Landon in The Literary Gazette 1822/Poetic Sketches - Sketch the First

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For works with similar titles, see Poetic Sketches (L. E. L.).

Literary Gazette, 12th January, 1822, Page 27


ORIGINAL POETRY.


POETIC SKETCHES.

(Sketch the First "A woman’s whole life is
a history of the affections. The heart is her
world. She sends forth her sympathies in
adventure; she embarks her whole soul in the
traffic of love, and, if shipwrecked, her case
is hopeless; it is bankruptcy of the heart.")[1]

"Who shall bring healing to thy heart’s despair,
Thy whole rich sum of happiness lies there."[2]

There are dark yew-trees gathered round, beneath
Are the white tombstones, and the green grass sods;
No other sounds are heard, save the low voice
Of a brook wandering by, or the wild song
Of the sweet red-breast plaining o'er the graves.
    There is one tomb, distinguished from the rest
By wild flowers braided round in curious wreathes
Of April beauty; the blue violet
Bending with dewdrops, like to maiden tears,
Falling for love betrayed; the primrose wan,
As sick with hope deceived; the wild briar-rose
And honeysuckles fancifully linked,
While watching them with fond and patient care,
A pale and wasted Girl leans by that grave.
She once was beautiful, but the hot sun
Has left too rude a kiss upon her cheek,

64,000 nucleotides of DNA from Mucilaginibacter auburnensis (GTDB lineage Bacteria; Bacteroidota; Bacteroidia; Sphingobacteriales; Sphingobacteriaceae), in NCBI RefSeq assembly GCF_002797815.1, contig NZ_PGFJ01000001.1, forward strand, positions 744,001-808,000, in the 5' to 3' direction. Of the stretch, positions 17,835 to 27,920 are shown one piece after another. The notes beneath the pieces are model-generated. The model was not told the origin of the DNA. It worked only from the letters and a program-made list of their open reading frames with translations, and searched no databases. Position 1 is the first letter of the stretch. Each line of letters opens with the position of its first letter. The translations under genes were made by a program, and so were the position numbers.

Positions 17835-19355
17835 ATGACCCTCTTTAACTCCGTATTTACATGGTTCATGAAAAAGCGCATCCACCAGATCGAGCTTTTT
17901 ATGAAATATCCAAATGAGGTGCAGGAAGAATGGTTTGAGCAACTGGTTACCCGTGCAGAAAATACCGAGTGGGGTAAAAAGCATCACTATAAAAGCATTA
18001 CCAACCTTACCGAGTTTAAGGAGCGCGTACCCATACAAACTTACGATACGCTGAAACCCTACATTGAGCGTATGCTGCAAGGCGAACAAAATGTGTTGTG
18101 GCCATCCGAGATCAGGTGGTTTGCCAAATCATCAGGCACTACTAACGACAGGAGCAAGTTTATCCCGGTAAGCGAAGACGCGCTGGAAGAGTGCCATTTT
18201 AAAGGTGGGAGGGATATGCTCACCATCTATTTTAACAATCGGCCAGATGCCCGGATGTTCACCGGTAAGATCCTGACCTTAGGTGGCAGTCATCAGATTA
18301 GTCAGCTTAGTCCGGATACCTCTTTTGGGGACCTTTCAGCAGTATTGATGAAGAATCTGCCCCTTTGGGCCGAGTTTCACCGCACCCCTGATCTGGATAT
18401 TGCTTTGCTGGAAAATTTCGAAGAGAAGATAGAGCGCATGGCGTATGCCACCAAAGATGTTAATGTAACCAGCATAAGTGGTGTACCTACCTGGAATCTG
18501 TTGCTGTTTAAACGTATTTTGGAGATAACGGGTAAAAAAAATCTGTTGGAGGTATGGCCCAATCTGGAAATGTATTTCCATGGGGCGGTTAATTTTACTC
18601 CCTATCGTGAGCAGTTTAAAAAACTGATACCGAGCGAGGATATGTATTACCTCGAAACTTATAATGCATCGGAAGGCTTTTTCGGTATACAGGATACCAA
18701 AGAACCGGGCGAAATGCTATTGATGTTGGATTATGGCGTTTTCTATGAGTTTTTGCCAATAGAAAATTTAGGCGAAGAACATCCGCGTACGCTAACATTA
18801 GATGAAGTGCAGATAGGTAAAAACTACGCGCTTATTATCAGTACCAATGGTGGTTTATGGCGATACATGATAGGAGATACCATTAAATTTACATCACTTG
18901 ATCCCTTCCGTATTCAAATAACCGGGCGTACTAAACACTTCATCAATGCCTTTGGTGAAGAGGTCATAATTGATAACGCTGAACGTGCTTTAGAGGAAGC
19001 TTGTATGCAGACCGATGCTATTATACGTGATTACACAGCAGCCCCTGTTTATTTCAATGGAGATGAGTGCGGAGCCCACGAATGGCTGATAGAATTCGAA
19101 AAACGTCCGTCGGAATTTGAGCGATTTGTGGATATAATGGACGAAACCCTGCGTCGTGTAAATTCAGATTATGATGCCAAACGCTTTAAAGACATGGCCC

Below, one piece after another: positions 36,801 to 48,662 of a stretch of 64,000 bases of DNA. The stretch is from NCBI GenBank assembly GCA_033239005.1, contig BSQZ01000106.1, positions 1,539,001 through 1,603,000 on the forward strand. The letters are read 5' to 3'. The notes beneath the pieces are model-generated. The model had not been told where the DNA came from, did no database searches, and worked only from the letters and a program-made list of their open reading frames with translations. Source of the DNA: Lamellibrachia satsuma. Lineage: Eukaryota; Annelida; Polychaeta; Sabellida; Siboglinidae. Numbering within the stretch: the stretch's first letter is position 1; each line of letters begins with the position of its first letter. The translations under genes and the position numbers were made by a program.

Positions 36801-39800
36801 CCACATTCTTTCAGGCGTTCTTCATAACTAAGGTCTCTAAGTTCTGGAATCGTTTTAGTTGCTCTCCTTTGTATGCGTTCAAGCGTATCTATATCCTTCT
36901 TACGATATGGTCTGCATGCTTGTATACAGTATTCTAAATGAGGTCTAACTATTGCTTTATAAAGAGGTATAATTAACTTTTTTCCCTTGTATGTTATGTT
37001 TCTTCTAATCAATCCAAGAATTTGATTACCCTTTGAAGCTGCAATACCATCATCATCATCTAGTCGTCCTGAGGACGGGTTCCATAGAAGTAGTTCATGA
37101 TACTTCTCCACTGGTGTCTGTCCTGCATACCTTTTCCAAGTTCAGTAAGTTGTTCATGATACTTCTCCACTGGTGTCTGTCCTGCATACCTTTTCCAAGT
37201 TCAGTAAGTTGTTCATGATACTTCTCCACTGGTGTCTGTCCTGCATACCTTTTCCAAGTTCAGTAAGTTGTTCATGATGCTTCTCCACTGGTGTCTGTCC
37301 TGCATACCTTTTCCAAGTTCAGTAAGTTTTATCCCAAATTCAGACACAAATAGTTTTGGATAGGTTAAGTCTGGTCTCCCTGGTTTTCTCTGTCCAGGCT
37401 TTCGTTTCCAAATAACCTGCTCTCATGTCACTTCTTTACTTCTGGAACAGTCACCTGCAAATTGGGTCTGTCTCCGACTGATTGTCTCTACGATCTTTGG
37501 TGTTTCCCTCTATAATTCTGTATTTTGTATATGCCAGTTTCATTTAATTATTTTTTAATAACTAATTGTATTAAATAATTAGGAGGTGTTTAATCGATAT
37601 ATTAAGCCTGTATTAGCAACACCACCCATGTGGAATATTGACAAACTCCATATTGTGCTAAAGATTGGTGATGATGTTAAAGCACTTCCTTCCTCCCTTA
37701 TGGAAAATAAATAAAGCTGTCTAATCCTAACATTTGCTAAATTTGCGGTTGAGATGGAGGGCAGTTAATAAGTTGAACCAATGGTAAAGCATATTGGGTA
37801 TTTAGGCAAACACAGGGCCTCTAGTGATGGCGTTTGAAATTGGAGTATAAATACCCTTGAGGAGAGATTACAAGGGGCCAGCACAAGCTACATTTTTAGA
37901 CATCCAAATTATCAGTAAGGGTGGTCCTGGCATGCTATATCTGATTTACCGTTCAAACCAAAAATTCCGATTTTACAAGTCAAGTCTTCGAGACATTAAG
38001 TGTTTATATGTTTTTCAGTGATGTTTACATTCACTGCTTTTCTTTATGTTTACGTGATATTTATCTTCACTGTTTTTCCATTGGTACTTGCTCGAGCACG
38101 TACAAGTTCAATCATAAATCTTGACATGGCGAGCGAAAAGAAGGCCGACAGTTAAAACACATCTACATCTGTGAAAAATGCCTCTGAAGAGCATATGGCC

And she has lain on the damp grass, the sky
Her only canopy; while the dew hung
Amid her hair, and the hoarse night wind sung
Her lullaby; and the unwholesome moss
Has been her pillow; this has paled her brow,
And that worst sickness, sorrow—She has lain
Beside that grave, while some unholy star
Shed over her evil influence.
I marked her place the flowers round, then smile;
Oh, such a sweet sad smile!—she sang at times;
Her song had notes most musical, but strange,
That thrilled the heart and wet the eye with tears.

These are thy bridal flowers
   I am now wreathing;
This is thy marriage hymn
   I am now breathing.
Some one has been changing
   The fresh buds I gathered;
This is not my wreath,
    Look how 'tis withered!
And then she threw the flowers aside, and turned
An earnest gaze on heaven; then sang again.

I love thee, oh! thou bright star,
Now looking in light from afar.
Am I not thy own love? I see
Thy answer shine down upon me.
I love thee, thou glorious king,
Look on the fair offering I bring.
There the summer rose blooms in its pride;
Is it not a fit crown for thy bride?
Oh! when will that time of joy be
When my spirit shall mingle with Thee!
Some day I shall seek thy bright shrine,
And be to eternity thine.—

They told me of her history; her love
Was a neglected flame which had consumed
The vase wherein it kindled; Oh, how fraught
With bitterness is unrequited love!
To know that we have cast life's hope away
On a vain shadow. Her's was gentle passion,
Quiet and deep, as woman's love should be,
All tenderness and silence, only known
By the soft meaning of a downcast eye,
Which almost fears to look its timid thoughts:
A sigh scarce heard, a blush scarce visible,
Alone may give it utterance. Love is
A beautiful feeling in a woman's heart,
When felt as only woman love can feel;
Pure as the snowfall, when its latest shower
Sinks on spring flowers; deep as a cave-locked fountain,
And changeless as the cypress's green leaves,
For, like them sad, she nourished
Fond hopes and sweet anxieties, and fed
A passion unconfessed, till He she loved
Was wedded with another; then she grew
Moody and melancholy. One alone
Had power to soothe her in her wanderings,
Her gentle sister, but that sister died,
And the unhappy girl was left alone—
A Maniac. She would wander far, and shunn'd
Her own accustomed dwelling; and her haunt
Was that dead sister's grave, and that to her
Was as a home. L. E. L.

  1. Quote from Washington Irving
  2. Quote from Croly